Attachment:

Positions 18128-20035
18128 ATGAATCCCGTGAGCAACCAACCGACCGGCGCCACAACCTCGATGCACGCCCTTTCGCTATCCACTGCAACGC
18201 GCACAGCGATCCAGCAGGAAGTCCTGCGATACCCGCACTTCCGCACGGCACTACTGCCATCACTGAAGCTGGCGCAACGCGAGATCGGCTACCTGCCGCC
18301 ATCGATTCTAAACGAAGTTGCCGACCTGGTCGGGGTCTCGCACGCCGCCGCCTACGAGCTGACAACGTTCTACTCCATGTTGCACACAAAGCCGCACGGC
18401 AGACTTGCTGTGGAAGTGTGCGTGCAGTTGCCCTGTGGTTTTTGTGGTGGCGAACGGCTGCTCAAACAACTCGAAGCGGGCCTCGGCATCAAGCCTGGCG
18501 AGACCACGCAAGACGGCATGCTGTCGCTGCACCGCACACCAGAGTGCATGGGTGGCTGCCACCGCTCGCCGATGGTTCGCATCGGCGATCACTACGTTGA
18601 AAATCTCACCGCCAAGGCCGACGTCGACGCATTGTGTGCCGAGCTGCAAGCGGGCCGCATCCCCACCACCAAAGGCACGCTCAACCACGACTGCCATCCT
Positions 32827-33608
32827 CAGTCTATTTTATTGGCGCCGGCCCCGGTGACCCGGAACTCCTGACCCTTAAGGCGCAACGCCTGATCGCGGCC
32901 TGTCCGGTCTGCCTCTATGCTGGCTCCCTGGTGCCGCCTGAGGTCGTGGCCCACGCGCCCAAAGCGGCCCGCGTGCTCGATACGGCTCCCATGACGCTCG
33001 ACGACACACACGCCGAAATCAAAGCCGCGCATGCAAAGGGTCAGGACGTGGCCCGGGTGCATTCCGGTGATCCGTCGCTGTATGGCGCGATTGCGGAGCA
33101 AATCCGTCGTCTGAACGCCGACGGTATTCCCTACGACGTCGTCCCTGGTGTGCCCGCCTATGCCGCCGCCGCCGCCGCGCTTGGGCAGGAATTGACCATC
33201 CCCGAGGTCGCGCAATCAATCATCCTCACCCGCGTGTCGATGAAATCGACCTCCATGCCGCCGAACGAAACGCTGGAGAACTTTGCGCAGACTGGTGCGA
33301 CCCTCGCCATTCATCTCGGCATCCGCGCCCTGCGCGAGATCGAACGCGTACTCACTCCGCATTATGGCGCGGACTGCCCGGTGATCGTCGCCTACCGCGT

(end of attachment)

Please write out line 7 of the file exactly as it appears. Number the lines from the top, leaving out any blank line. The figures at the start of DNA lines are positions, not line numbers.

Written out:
18601 AAATCTCACCGCCAAGGCCGACGTCGACGCATTGTGTGCCGAGCTGCAAGCGGGCCGCATCCCCACCACCAAAGGCACGCTCAACCACGACTGCCATCCT